•  Framing; for who are you framing? (1+ / 0-)
      Recommended by:
      KenBee

      I am not sure who you have in mind for a target audience. The permit application just reviewed was for a dock wall repair. The DNR was not looking at a request for shipping dilbit on this request. If the DNR was your audience, then I am not sure that this frame is a winner going forward. I am also skeptical that it is a winner in local politics. Enbridge (the pipeline) is a big dog, locally, and Calument (the refinery) is perhaps the biggest dollar local payroll. Elkhorn, is a secondary name for a local trucking company operator, who is also then a big fish in this small pond. Enbridge, which usually just gets its way, is being fought by some local organic farm operators,(Carlton County, MN, a few miles west), and Enbridge apparently is changing some of its plans because of the opposition. But their opposition was not one dimensional, and they dug into the weeds enough to identify and address the rules of decision. It seems like there is a lot more than these two frames if this shipping terminal is a serious proposal and there is real desire to stop it.

  •  Election (1+ / 0-)
    Recommended by:
    WisVoter

    Walker will approve this after re-election or if the election is a done deal win or lose by a large margin. In other words this year is the best government we will have in Wisconsin under complete Republican control - and it will still be among the worst in the nation.

    The report will take as long as necessary for the big bucks to fall through the coin slot into Republican campaigns and not a minute longer. Pay for Play on steroids.

  •  Enbridge is also working (2+ / 0-)
    Recommended by:
    WisVoter, LakeSuperior

    to complete a plan by mid-2015 to pump dilbit through its Line 61, a 42 inch diameter pipeline which runs across the entire length of Wisconsin from Superior and into Illinois, with a planned flow rate of 1.2 million barrels per day. The controversial Keystone XL pipeline, by comparison, has a proposed flow rate of 830 thousand BPD. This past summer, there has been constant construction activity along Line 61 where it crosses Wisconsin's Central Sands region where I live, to install the increased pumping capacity for the plan. The line runs about a quarter mile from my home.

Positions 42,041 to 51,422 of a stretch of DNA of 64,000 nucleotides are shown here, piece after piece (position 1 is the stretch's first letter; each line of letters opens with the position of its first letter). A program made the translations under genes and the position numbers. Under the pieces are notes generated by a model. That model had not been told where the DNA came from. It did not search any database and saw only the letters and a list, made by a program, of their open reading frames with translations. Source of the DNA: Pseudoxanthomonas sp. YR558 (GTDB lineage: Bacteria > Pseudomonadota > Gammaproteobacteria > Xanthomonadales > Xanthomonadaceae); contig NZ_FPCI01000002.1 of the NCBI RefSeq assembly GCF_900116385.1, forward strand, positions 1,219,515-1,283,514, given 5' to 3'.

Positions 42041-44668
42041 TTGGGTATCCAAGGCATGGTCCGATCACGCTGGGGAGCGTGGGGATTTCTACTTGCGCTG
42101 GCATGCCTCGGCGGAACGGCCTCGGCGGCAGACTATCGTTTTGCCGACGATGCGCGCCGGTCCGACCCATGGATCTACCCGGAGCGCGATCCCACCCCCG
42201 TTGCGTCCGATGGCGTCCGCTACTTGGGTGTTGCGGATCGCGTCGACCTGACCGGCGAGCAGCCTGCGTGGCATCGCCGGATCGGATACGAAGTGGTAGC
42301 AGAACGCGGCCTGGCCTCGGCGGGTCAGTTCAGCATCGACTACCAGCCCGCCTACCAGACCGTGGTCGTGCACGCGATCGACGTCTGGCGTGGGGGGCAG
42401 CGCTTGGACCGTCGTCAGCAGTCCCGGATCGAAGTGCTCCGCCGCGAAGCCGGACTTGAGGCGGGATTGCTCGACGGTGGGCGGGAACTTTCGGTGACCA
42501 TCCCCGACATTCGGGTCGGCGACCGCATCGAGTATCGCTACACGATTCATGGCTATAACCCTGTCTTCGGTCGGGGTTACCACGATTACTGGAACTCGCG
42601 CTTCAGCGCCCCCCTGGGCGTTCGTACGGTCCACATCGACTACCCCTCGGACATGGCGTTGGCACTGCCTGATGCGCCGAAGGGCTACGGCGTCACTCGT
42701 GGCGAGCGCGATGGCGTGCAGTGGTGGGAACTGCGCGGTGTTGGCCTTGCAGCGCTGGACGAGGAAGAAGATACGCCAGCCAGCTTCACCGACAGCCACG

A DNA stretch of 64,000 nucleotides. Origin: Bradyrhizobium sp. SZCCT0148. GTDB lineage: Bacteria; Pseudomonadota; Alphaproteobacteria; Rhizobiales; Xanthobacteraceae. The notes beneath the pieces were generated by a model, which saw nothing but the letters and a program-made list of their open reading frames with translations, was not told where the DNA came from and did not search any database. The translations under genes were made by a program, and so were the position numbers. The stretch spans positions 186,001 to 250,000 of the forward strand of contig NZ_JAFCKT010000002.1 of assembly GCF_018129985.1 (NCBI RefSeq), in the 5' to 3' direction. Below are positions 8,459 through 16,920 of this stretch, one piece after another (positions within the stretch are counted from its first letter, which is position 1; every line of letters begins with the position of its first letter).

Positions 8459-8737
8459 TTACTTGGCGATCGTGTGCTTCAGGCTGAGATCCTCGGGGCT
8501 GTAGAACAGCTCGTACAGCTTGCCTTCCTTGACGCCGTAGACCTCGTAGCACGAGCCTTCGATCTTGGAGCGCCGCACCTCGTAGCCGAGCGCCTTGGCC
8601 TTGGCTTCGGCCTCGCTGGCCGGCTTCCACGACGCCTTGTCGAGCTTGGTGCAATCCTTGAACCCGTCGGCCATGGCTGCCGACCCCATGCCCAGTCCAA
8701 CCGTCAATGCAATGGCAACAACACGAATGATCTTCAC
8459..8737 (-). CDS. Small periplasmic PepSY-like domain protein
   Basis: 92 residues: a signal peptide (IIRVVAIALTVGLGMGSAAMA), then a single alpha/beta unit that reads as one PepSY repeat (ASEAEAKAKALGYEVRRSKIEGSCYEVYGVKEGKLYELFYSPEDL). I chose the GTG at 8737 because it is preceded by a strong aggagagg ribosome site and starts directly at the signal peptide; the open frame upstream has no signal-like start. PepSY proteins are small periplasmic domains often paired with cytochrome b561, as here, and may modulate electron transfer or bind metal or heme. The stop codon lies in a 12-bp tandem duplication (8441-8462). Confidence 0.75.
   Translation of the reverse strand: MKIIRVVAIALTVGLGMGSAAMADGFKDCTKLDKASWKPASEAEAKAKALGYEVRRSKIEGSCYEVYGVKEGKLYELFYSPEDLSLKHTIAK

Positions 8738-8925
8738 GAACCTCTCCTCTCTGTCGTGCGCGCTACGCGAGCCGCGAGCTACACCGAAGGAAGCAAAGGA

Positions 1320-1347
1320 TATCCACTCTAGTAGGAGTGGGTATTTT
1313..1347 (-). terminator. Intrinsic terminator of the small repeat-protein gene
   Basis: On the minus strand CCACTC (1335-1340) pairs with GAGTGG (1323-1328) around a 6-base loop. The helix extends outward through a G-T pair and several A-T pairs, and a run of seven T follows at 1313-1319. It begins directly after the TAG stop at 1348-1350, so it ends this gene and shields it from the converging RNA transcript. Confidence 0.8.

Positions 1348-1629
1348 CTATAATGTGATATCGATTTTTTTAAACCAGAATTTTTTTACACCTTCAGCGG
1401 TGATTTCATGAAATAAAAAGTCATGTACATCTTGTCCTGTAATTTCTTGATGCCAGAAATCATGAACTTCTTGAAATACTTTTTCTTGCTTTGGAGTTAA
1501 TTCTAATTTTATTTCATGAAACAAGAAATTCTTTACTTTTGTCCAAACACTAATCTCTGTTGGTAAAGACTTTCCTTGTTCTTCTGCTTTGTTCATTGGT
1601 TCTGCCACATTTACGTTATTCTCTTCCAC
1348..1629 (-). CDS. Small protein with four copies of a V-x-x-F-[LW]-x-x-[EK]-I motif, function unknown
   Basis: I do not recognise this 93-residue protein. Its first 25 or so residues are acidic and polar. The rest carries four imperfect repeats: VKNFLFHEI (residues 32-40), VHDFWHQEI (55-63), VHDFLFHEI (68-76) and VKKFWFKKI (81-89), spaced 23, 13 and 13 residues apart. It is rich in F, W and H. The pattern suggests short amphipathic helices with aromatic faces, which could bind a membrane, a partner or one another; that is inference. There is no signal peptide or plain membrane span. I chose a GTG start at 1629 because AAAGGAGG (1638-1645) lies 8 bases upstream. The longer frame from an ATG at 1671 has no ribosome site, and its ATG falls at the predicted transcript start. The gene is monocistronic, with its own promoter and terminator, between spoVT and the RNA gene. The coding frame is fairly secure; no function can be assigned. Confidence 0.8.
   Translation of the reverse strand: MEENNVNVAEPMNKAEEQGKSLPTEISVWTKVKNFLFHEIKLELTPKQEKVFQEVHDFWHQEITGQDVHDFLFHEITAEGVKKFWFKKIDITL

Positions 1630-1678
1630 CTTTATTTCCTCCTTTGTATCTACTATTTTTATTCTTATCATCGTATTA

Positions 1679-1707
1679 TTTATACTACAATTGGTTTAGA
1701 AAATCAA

Far worse is that Line 61 crosses the Fox River watershed, at least 8 tributaries of, and the Fox River itself near the French Creek State Wildlife Area, within a couple miles of John Muir's boyhood home. Any spill here would contaminate thousands of acres of some of America's best-preserved wetlands, possibly dwarfing the Kalamazoo spill in both spill rate and the sheer amount of wetlands threatened.

    And that wouldn't be Enbridge's first spill in this area. On July 27, 2012, Enbridge Line 14, a 24" pipeline which runs parallel with Line 61, spilled 1,729 barrels of crude oil in New Chester Township in Adams County, contaminating soil and 2 ponds, but by sheer good fortune was not near any flowing bodies of water or wetlands. The U.S. Department of Transportation's Pipeline and Hazardous Materials Safety Administration (PHMSA) lists the cause for that spill as unknown.

    Without a seismic shift in public awareness and involvement, these transportation plans will continue, constantly shifting the push from one form or route to another, flying under the radar and unmentioned in almost all media, while our efforts are distracted to just the latest dangerous proposals. They're literally building a network of options too complex to oppose with any meaningful focus. While we're busy trying to stop one, another's already being built with virtually no publicity.

    "All war is stupid" - JFK

    by jorogo on Fri Jan 10, 2014 at 09:48:17 AM PST